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  #1  
Old 01-20-2014, 04:14 AM
Cimexus Cimexus is offline
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Default Gigabyte Z87X-UD4H and Corsair CMT16GX3M4X2133C9 - intermittent BSOD/app crashes

Hi all,

I'm running a Gigabyte Z87X-UD4H motherboard and the Corsair CMT16GX3M4X2133C9 kit (4x4 GB modules).

This memory is advertised and rated as running at 2133 Mhz with 9-11-10-27 timings. The only setting in the BIOS I adjusted was setting the XMP to 'Profile 1'. Haven't touched anything else whatsoever. The XMP profile appears to work correctly, as CPU-Z reports 2133 Mhz 9-11-10-27 as expected.

I am running the latest version of the motherboard BIOS (F7).

My CPU is a Haswell 4770K running completely at stock.

Since assembling this machine I've been having intermittent blue screens (roughly 1-2 per day). There's no pattern to them - they can happen at any time, at load or idle, in a game or just sitting at the desktop doing nothing. The BSOD reports show a different driver or file at fault every time ... I've seen everything from DirectX drivers to tcpip.sys to random kernel faults.

I've been trying to isolate the problem component for a while (these kind of issues are usually PSU or memory) and I'm fairly certain it's the memory. If I load optimized defaults in the BIOS, which downclocks the RAM to 1333, it seems stable (runs several days without a BSOD). Then I set it back to the XMP profile, and the crashes returned (had a couple later that same day). They are infrequent enough to make it hard to diagnose, but frequent enough to be very annoying.

Anyway, the first thing I turned my attention to was DRAM voltage. This is supposed to be 1.5V for this kit, and sure enough, the XMP profile (and all three JEDEC profiles) state 1.5V as the voltage (in CPU-Z). One thing I noticed however, was that, both when running at default settings (1333 Mhz) and when using the XMP profile, was that the actual DRAM voltage (as reported by the BIOS) is slightly lower: 1.488 V.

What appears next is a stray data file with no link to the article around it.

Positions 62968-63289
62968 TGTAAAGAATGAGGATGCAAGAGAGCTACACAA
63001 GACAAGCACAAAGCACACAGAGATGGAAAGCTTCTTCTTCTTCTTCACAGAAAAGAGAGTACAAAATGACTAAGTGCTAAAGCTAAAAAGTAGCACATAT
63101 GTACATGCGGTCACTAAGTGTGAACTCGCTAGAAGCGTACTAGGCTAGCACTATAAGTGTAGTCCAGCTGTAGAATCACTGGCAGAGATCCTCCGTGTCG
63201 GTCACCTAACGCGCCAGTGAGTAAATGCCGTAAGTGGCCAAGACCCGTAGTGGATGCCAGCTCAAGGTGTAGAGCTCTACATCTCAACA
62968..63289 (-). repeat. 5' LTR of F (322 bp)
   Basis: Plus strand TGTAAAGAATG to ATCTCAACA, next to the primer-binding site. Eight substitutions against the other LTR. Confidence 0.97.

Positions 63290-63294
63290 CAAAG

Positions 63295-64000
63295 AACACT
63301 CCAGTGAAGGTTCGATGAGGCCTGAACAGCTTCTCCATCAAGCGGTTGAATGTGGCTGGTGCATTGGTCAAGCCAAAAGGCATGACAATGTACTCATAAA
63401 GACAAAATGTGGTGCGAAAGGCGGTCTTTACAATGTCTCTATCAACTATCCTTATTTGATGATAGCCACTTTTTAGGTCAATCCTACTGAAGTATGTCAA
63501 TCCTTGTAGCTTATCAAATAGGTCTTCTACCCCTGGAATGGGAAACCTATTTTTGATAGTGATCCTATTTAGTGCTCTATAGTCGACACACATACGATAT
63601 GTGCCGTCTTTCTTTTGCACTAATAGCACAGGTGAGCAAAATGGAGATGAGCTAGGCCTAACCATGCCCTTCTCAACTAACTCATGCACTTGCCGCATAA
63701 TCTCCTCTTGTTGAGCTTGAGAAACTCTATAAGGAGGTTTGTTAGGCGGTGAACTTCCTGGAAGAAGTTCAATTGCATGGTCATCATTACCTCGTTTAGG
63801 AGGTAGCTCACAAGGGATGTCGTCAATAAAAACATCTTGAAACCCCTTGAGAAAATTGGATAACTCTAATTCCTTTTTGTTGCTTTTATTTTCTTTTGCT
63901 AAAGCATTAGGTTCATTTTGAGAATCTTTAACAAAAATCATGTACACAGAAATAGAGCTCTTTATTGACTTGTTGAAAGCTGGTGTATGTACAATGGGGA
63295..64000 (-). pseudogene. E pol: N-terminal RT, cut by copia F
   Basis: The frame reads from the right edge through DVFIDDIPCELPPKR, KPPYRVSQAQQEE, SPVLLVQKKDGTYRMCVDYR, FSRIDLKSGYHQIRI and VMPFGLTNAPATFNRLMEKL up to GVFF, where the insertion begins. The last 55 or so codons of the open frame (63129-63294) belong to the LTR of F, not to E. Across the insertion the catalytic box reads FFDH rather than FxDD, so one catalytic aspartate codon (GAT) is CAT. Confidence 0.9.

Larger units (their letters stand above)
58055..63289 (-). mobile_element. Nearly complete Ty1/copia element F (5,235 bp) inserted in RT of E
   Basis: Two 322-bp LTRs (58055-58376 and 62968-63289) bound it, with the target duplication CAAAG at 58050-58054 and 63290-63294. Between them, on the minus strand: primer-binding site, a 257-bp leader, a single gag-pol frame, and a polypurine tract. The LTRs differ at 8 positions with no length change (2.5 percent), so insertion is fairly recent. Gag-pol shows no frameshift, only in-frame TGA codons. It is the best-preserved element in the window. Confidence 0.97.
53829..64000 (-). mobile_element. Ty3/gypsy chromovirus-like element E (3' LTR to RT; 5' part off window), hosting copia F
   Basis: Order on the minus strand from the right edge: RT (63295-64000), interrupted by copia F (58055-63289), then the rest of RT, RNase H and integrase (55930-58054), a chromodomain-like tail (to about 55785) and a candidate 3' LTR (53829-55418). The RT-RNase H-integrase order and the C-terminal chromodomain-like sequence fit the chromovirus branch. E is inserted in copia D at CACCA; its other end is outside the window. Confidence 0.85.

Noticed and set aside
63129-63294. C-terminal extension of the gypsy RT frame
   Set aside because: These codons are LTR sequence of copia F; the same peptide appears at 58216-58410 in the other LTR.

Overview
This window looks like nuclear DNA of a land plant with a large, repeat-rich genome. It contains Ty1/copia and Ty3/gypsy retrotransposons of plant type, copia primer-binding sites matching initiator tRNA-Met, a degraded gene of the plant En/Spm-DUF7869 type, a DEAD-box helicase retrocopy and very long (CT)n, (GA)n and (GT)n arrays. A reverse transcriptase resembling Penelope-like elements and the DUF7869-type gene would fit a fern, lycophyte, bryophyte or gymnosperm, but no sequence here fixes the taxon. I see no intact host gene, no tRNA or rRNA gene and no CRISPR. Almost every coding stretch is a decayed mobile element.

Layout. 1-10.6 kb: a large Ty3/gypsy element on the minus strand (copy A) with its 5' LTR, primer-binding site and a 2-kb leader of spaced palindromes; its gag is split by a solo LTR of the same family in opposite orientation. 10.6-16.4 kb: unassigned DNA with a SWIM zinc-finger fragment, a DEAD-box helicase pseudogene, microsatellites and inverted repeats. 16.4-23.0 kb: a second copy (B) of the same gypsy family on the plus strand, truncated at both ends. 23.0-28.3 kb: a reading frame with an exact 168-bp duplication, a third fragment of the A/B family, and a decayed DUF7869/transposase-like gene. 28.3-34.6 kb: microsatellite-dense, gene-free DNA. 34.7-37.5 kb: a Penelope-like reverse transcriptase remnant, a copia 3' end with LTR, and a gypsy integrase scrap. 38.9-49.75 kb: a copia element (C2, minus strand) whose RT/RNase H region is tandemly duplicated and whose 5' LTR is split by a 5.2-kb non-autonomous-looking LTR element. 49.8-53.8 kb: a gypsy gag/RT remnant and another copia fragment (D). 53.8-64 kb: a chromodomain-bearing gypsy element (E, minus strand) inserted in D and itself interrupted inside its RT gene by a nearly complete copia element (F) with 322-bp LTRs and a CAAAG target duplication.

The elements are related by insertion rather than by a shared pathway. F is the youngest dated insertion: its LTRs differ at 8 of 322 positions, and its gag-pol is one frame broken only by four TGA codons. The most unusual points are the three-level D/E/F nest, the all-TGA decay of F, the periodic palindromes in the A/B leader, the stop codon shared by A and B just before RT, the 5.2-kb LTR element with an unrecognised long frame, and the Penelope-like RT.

Interestingly, if I manually set the DRAM voltage in BIOS (previously set to use the XMP-specified voltage) to 1.5, it's still reported as 1.488V. This got me wondering whether it needed a bit more.

Increasing the manual voltage to 1.510 produced the following results:

- BIOS reports actual DRAM voltage as being exactly 1.5 V
- Bluescreens seem a bit less frequent. One every couple of days instead of several per day.

My question is: am I on the right track here with increasing voltage? Would I be safe in upping the voltage further above the 1.5V specification (maybe to 1.52, which would result in an actual voltage of ~1.51 given that it always seems to report around a tenth of a volt less than what you set). I'm not an overclocker and a bit of a noob when it comes to this stuff ... I just want to get this memory running stably at the rated/advertised speed without BSODS :)

PS. The memory itself isn't faulty, I don't think. Even clocked up at 2133, it runs through several Memtest86+ passes without a failure. It's just in Windows that it seems to intermittently BSOD.
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Old 01-20-2014, 09:12 AM
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Originally Posted by Cimexus View Post
Hi all,

I'm running a Gigabyte Z87X-UD4H motherboard and the Corsair CMT16GX3M4X2133C9 kit (4x4 GB modules).

This memory is advertised and rated as running at 2133 Mhz with 9-11-10-27 timings. The only setting in the BIOS I adjusted was setting the XMP to 'Profile 1'. Haven't touched anything else whatsoever. The XMP profile appears to work correctly, as CPU-Z reports 2133 Mhz 9-11-10-27 as expected.

I am running the latest version of the motherboard BIOS (F7).

My CPU is a Haswell 4770K running completely at stock.

Since assembling this machine I've been having intermittent blue screens (roughly 1-2 per day). There's no pattern to them - they can happen at any time, at load or idle, in a game or just sitting at the desktop doing nothing. The BSOD reports show a different driver or file at fault every time ... I've seen everything from DirectX drivers to tcpip.sys to random kernel faults.